Life Lessons from a Pep Rally

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Pass It On is a new, bi-weekly peek inside the heart and mind of Francis Pass…


Click the play button to listen to Francis Pass tell this story.

I was junior in high school, sitting in the top row of Dongola’s tiny gymnasium. Little did I know I was about to learn a life lesson.

Mr. Edelman was our school superintendent. He was a big, strong, educated man. I worked for him on his farm after school and on the weekends hauling hay and other odd jobs.

Mr. Edelman would stand at the gymnasium door so he could say goodbye to the students as they left for the day.

One day, we were having one of those pep rallies. I happened to be sitting next to a senior whose name I will not mention. Nor will I repeat the off-color phrase that this senior yelled out during the assembly. But, at that age, I think I was just a little too big for my britches… so I laughed and played along?

After the Pep Session, Mr. Edelman motioned for me and this other fella to come talk to him.

As we walked across the gym floor, I felt like a prisoner on his way to the firing squad. Before we knew it, we were standing in front of our “executioner.”

“Alright, boys, this is Friday, so there’s a ballgame tonight. I want you to go to the game and have a good time. But on Monday morning, come see me in my office bright and early.”

What he said next changed my life forever.

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“What do you boys expect to do with your lives? You boys need to know what your goals are for when… and IF… you graduate this high school. And you’re gonna let me know those goals Monday morning in my office, and the door will be closed.”

I gulped a big gulp. Back in those days there was a paddle on the wall of every superintendent’s office, and they were not averse to using them.

When I got home I asked dad what it would take to be a successful businessman. He said, “I don’t know, but you know the most successful businessmen in town is Lowell Smoot.”

Mr. Smoot was a Shell Oil distributor and owned a few Shell Gas Stations in the surrounding communities.

Dad asked why I wanted to know, so I told him it was for a project I was doing at school. I didn’t have the guts to tell him what had happened, and, in all fairness, it was a project.

“Why don’t you call Mr. Smoot and go talk to him? After all, he’s your customer on your paper route.”

I called Mr. Smooth and explained that I would like to interview him for a school project and that my dad had told me that he was one of the most successful businessman in town.

He said, “I don’t know about that, Francis.” He called me Francis. “But come on down after dinner and I will meet with you.”

At 6pm sharp, I arrived at the Smoot house and entered through the back door where I delivered a newspaper every evening. Mr. Smoot wasted no time getting right to the point.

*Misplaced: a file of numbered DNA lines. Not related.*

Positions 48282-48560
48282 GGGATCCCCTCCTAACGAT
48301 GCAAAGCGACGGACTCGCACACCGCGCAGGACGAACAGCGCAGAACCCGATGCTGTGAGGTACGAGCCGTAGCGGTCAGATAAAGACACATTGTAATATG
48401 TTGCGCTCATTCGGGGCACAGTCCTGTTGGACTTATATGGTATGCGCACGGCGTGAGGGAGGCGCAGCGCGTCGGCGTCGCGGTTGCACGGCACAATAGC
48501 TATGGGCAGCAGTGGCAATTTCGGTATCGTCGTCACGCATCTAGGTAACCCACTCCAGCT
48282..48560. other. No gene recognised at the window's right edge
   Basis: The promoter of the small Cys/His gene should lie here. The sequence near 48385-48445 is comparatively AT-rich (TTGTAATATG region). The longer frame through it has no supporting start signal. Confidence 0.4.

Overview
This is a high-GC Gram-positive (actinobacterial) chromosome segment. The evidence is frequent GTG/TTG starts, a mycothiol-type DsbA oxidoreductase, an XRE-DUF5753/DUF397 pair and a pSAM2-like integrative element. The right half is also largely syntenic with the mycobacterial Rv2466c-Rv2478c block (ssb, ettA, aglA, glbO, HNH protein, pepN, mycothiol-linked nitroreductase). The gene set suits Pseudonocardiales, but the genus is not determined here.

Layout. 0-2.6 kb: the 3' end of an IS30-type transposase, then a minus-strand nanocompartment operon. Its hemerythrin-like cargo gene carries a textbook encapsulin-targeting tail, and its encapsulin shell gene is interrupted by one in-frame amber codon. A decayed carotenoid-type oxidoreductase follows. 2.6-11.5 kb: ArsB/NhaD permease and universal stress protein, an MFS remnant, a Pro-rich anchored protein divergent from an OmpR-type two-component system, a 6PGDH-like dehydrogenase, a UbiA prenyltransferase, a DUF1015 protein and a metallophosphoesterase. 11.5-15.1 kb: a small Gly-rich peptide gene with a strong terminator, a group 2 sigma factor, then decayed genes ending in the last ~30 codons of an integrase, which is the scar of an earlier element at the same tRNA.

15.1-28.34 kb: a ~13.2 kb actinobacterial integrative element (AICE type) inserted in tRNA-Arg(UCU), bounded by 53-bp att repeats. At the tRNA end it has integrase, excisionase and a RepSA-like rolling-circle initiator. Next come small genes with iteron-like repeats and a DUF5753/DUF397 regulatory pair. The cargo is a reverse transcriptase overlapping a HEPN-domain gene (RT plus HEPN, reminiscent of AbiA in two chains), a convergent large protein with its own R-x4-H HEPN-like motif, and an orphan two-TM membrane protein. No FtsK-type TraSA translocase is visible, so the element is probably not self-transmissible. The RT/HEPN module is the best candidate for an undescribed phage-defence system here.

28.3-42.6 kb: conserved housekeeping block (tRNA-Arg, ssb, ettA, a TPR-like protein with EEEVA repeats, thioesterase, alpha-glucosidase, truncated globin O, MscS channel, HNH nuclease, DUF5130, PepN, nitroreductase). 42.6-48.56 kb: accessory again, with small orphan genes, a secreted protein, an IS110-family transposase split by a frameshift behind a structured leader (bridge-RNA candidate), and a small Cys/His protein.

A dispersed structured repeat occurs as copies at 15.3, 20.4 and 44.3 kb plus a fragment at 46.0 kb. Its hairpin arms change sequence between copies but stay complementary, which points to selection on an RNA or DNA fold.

“One of the things I do is I pay my bills on time and I take all my discounts. Last year, all of my discounts added up to twenty-eight thousand dollars.”

My gosh that’s a ton of money, I thought. Back then, that seemed like a million dollars to me. He told me that he saved around 2% by simply paying his bills on time, all the time.

“Always pay your bills on time and establish a great reputation for it. People will trust you and you’ll get opportunities the ordinary person wouldn’t.”

Then he talked about how he managed his fleet of delivery trucks and the gas stations. And how he would look at his numbers every day. He would always know when his pumps needed filled up, ahead of time. Mr. Smoot knew what he had to do to stay ahead of the game because he clearly defined his goals every day.

Boom. Lesson learned.

Monday morning in Mr. Edelman’s office, my foul-mouthed classmate was first in the hot-seat. Thank goodness. Ol’ Mr. Edelman must have laid into him because he came out with tears streaming down his face.

Then it was my turn. Mr. Edelman said, “Well, what do you have for me, Francis?” I told him that, after talking to Mr. Smoot, I had decided to be a successful businessman.

Mr. Edelman said, “You interviewed Lowell? That’s admirable. But do you know how you’re going to be a successful businessman?”

I said, “No, I do not. But I’m going to use what I learned from Mr. Smoot, and I’m going to go to college.”

He was impressed. But there was still the matter of the outburst at the pep rally. After I apologized for my involvement, Mr. Eldelman finished by saying, “The people you associate with will influence your success or failure in life.”

Boom. Lesson learned. Again.

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You don’t need a New Year resolution to make a change. And don’t wait for a life-altering event like a heart attack, losing a job, or saying goodbye to a loved one.

Start today. Set some goals. Measure them. Have a plan on how to make them happen.

And surround yourself with people who share your passion. Support their dreams, too. Mentor some younger folks. Be the person you wish you had known when you were starting out.

Thank you, Mr. Edelman. Thank you, Mr. Smoot.

And thank YOU for listenin’/readin”………..

Francis Pass

P.S. – A thought is not a goal, it’s a dream. It becomes a goal when you write it down. I wrote my goal on a green spiral notepad with a brown line down the middle. I tore off that sheet, put it into a protective plastic bag and carried it from that day on. I even carried it with me in Vietnam. I had that note until it was lost in 1986. Gone, but not forgotten. Don’t lose your dreams. Another lesson learned.

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